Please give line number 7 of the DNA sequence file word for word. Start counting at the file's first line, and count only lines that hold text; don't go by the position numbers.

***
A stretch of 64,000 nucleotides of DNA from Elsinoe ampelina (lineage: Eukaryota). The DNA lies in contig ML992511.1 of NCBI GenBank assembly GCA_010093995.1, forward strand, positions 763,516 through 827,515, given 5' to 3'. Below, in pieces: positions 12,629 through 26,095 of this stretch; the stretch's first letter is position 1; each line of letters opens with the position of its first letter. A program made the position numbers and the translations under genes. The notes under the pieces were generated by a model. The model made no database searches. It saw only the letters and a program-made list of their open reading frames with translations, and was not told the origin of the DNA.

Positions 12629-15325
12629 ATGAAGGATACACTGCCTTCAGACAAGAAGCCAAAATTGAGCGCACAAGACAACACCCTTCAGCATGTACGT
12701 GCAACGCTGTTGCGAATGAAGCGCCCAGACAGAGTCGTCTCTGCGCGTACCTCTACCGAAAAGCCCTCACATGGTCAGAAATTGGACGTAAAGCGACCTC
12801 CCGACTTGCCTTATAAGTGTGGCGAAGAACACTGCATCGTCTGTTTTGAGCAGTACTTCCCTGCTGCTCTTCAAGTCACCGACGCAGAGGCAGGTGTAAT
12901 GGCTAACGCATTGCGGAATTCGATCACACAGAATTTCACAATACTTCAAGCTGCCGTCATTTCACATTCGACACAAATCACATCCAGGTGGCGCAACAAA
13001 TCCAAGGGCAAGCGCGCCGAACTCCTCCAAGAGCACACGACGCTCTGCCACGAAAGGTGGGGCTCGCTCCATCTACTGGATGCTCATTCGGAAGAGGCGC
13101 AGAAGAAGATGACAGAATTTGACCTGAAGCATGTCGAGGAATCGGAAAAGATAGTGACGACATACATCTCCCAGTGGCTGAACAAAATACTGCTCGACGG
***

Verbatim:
13001 TCCAAGGGCAAGCGCGCCGAACTCCTCCAAGAGCACACGACGCTCTGCCACGAAAGGTGGGGCTCGCTCCATCTACTGGATGCTCATTCGGAAGAGGCGC